Sunday, 28 July 2013
Man of the West 
Man of the West, the last Western directed by Anthony Mann, is also considered by many as his finest work in the genre – the praise heaped upon it by Godard when it released is particularly relevant in this context. Interestingly, during its initial stages it appeared uncharacteristically light-hearted, mellow and even slightly amusing; but Mann ensured a brilliant tonal shift as the narrative progressed, thus placing this at par with his edgiest, grittiest and most disturbing earlier forays in collaboration with Jimmy Stewart. The film begins with the seemingly placid and socially inept Link Jones (Gary Cooper) boarding a train to Fort Worth, and making the company of voluptuous saloon singer Billie (Julie London). When the train is stopped by a group of dacoits and his luggage, containing all his savings, is stolen, not only the direction of their journey changes, the film too transitions into darker and more violent zones. Jones, as it turns out, is a reformed outlaw, as he is placed face to face with his former mentor, the gleefully twisted Dock Tobin (Lee J. Cobb), and his psychotic gang members. With the past that he has been trying to escape from in futility suddenly crashing down in front of him out of nowhere, Jones is placed in a deeply troubling fix that he just can’t shoot his way out of. The attempted disrobing of Billie by the lecherous gang members, a gut-wrenching bare-knuckles fight, and the ironic showdown at a ghost town, were some of the most memorable sequences in Mann’s exploration of the uncompromising realities of the frontier and the inescapability of one’s past. Cooper did a good job as the protagonist, while Cobb was excellent as the unpredictable patriarch.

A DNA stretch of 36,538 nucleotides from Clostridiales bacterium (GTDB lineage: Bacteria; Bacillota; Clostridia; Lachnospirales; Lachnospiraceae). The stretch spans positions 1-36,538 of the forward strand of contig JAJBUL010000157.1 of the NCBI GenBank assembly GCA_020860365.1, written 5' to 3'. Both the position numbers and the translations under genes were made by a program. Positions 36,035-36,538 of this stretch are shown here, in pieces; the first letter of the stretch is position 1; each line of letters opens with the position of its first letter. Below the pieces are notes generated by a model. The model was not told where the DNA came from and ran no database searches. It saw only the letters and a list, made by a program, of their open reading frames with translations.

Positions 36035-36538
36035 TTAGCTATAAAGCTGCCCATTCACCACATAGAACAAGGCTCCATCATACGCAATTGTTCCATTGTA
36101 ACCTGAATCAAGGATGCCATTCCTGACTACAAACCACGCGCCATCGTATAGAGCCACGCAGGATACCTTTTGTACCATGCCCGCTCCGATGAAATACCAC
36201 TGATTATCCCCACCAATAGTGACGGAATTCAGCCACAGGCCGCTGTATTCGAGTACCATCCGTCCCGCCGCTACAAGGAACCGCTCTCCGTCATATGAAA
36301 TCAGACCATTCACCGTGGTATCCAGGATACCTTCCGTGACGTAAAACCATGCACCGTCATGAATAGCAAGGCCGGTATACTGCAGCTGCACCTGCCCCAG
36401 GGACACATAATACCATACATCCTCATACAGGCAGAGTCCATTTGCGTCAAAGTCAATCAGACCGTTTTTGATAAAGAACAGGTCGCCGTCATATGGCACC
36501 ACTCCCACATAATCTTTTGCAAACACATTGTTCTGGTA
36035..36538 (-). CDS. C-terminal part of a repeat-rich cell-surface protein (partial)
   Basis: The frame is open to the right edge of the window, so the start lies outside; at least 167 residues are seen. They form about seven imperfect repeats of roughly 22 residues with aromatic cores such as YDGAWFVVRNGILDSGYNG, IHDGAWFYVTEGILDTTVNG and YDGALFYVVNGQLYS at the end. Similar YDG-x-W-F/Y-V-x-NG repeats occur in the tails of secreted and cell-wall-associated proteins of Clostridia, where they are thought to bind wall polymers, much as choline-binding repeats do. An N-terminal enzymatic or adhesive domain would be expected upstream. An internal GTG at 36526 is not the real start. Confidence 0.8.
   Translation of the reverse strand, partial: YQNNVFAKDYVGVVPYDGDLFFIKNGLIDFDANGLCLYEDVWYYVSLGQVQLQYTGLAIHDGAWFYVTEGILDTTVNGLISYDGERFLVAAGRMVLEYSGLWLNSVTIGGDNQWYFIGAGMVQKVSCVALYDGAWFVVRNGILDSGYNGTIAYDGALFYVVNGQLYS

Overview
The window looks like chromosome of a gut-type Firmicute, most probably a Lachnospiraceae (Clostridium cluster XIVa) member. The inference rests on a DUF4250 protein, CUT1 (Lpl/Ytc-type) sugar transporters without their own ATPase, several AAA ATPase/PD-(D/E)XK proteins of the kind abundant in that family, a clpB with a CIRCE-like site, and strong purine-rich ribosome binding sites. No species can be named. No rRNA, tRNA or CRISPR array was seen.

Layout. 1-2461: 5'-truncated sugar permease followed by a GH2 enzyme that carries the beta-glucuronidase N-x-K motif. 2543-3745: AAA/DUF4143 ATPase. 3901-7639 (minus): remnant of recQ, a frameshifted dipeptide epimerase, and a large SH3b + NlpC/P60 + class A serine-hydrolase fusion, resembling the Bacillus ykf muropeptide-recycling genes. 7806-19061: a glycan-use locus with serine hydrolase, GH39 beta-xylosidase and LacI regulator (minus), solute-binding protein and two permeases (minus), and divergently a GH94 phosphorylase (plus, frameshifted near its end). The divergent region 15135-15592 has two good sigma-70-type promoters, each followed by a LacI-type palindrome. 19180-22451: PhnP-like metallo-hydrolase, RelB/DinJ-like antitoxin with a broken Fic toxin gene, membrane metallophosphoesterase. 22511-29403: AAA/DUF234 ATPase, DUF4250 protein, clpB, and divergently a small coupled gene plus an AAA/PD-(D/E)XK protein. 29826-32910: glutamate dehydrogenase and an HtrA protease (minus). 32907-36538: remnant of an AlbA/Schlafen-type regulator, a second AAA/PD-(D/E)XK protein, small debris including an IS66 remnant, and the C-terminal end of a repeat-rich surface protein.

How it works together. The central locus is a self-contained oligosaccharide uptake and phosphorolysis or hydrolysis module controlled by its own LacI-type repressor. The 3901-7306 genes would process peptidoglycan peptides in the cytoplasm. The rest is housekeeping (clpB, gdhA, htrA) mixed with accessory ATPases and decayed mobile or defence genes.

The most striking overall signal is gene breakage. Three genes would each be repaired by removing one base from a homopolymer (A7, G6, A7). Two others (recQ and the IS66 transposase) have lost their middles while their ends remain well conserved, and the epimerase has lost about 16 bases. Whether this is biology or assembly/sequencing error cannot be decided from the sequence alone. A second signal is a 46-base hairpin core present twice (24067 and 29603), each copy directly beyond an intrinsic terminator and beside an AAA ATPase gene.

Director: Anthony Mann
Genre: Western/Psychological Western